Twin craters, couples, doublets, and triplets
Telescopic observers of the moon have noticed them since selenography's early days: twin craters. Some of these twins are very pronounced and don't require very powerful telescopes. A typical example: Cardanus + Krafft in the western part of Oceanus Procellarum. Most of the lunar surface's twin craters are too small to observe through common telescopes, such as the unnamed couple of bowl-shaped craterlets just west of the Fresnel Ridge (Hill 305) near Apollo 15's landing site.
There are triplets too, such as the well-organized trio on the floor of Endymion.
The list below is an overview of well-known and unknown twins, couples, doublets, and triplets (to observe through binoculars and telescopes) (small, common, and powerful telescopes).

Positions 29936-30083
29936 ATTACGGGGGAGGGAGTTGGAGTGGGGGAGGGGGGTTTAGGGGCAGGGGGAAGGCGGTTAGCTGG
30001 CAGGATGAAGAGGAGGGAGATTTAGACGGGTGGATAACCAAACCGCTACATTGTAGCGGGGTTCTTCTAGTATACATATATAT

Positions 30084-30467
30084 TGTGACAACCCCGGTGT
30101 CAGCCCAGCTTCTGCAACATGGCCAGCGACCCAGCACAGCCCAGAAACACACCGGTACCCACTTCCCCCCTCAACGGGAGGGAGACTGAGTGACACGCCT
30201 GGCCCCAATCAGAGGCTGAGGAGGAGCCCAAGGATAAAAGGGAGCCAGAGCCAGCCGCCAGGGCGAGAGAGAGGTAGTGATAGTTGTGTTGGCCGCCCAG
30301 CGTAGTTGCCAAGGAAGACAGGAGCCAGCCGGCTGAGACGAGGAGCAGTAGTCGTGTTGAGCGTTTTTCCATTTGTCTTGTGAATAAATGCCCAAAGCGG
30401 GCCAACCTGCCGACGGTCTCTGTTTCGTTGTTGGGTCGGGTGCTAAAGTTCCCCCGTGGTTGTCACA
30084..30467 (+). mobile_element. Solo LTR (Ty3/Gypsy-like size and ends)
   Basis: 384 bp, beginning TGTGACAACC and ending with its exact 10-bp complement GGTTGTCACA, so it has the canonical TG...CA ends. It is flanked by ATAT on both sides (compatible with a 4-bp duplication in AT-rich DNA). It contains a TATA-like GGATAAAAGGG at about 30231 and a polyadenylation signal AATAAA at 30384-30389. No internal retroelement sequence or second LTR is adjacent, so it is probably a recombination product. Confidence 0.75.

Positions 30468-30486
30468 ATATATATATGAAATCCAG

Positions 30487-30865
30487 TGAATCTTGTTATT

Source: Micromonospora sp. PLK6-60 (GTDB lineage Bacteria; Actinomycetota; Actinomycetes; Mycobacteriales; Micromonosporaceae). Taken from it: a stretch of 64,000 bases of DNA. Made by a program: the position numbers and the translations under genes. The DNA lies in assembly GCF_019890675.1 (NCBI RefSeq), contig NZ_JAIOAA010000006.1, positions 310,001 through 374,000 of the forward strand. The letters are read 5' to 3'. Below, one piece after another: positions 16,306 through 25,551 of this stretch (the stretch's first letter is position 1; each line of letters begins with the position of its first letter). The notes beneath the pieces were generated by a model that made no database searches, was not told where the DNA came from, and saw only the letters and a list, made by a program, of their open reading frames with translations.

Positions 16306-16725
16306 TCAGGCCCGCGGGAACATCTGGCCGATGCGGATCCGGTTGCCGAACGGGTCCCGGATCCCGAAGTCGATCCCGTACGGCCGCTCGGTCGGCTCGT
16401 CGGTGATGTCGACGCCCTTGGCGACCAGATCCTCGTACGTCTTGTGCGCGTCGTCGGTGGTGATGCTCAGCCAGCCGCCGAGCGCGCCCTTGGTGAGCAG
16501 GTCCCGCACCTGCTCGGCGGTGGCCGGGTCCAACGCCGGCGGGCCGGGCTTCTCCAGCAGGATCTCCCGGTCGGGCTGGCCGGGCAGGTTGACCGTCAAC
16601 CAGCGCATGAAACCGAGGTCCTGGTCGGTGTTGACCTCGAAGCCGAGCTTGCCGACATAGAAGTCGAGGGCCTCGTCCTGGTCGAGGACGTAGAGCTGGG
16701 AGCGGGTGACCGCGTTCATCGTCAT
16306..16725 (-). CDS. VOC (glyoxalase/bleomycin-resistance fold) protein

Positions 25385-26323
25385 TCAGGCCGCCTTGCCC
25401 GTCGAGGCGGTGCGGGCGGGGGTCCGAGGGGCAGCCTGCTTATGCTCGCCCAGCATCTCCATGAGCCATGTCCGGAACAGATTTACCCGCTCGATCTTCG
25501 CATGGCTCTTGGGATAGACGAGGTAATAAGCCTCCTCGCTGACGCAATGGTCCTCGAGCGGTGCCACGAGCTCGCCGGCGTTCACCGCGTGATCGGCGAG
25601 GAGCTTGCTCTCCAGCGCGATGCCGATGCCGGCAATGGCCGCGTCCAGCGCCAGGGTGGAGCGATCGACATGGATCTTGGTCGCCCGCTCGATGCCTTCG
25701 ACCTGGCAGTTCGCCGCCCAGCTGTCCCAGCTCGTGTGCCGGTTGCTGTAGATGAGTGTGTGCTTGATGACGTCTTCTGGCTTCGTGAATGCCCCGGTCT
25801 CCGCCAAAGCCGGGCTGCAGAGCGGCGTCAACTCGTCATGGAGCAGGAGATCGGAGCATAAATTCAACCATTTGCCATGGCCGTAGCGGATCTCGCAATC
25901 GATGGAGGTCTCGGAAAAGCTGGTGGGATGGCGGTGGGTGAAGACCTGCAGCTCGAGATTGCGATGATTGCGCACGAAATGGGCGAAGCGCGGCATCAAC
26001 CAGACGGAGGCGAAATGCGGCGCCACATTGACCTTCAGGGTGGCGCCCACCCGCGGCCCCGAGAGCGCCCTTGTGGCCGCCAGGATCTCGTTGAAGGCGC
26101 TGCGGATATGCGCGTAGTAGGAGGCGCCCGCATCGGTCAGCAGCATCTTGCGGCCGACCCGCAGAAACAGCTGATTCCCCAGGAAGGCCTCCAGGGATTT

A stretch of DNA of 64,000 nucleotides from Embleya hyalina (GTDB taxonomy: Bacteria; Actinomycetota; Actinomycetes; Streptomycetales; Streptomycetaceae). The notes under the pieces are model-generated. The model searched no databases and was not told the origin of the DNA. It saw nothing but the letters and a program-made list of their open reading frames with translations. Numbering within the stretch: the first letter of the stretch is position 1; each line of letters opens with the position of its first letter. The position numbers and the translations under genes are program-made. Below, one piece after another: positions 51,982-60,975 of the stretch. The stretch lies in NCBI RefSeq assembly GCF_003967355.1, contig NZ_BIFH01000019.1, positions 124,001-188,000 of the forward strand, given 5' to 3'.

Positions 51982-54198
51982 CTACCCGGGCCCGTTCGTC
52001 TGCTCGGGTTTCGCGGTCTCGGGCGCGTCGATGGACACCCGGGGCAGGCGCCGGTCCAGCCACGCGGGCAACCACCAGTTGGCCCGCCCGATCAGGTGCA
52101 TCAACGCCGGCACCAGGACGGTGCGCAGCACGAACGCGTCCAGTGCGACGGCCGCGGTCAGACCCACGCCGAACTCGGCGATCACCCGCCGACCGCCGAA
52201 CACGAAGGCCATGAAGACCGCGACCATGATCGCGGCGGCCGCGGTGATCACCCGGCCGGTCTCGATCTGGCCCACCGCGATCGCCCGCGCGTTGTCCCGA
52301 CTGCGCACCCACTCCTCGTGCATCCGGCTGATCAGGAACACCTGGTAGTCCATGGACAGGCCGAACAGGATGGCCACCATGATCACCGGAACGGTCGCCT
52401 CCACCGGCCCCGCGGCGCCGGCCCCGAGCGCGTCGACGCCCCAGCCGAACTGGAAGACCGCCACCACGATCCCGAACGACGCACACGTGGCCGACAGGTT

Note that the word "twin", as used here, means only that a pair of nearby craters is similar in size and appearance. It does not necessarily imply that they were born at the same moment. But some - such as Ariadaeus and its A were. Simultaneous impacts can be identified by a slightly curved ridge (septum) occurring where the two rims touch. For craters that do not touch it is difficult to determine if they were formed together.
Overview of interesting couples and triplets
- Beer and Feuillée. A well-known pair. An unnamed catena runs east-southeast of Beer, which is an interesting test-object for common and powerful telescopes. Frequently photographed during the mission of Apollo 15 (orbital photography).
- Cardanus and Krafft. A well-known pair in the western part of Oceanus Procellarum. Both craters are connected to each other via Catena Krafft. The two craters are observable through common telescopes, the connecting catena through powerful telescopes.